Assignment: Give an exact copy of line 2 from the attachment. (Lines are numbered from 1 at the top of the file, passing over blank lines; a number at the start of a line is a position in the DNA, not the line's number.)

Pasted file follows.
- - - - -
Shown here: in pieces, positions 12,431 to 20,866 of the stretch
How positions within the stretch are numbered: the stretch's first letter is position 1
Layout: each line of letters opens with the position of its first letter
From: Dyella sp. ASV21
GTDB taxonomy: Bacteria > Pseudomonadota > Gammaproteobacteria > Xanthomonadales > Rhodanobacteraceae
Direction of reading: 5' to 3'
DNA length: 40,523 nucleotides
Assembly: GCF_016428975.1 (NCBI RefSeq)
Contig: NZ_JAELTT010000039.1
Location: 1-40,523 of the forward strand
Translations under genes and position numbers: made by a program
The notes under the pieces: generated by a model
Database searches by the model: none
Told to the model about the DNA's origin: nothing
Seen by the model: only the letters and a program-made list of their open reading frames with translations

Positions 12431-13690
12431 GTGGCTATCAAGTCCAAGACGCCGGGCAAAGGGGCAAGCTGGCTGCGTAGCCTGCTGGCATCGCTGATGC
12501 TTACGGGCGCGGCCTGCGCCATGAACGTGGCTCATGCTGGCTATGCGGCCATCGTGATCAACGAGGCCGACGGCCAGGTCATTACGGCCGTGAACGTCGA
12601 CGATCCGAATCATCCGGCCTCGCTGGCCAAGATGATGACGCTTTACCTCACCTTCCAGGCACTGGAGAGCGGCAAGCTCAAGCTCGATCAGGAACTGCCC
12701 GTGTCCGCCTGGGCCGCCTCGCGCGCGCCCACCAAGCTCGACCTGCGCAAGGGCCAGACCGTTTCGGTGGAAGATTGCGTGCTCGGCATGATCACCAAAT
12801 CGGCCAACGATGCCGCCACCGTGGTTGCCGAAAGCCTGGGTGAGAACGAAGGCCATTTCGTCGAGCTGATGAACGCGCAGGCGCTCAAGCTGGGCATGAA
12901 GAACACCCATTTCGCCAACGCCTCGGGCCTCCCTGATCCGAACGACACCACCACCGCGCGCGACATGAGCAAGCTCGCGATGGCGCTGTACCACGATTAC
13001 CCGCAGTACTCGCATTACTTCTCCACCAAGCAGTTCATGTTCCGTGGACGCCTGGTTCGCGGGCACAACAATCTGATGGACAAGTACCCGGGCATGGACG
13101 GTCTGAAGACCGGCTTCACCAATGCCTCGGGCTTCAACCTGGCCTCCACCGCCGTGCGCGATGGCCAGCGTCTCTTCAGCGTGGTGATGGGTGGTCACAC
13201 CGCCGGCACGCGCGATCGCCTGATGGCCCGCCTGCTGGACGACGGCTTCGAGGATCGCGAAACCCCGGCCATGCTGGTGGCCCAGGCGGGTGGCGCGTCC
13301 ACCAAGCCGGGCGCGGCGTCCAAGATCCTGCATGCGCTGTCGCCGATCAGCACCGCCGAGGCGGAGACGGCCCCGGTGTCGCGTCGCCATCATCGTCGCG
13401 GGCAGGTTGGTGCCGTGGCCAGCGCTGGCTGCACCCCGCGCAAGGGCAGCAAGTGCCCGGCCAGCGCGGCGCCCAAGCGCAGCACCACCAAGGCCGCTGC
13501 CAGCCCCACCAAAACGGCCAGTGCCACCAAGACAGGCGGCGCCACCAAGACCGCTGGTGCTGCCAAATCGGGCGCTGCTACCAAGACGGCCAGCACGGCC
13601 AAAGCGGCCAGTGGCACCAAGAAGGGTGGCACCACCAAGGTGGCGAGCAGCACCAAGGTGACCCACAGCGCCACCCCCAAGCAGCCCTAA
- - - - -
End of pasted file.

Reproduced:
How positions within the stretch are numbered: the stretch's first letter is position 1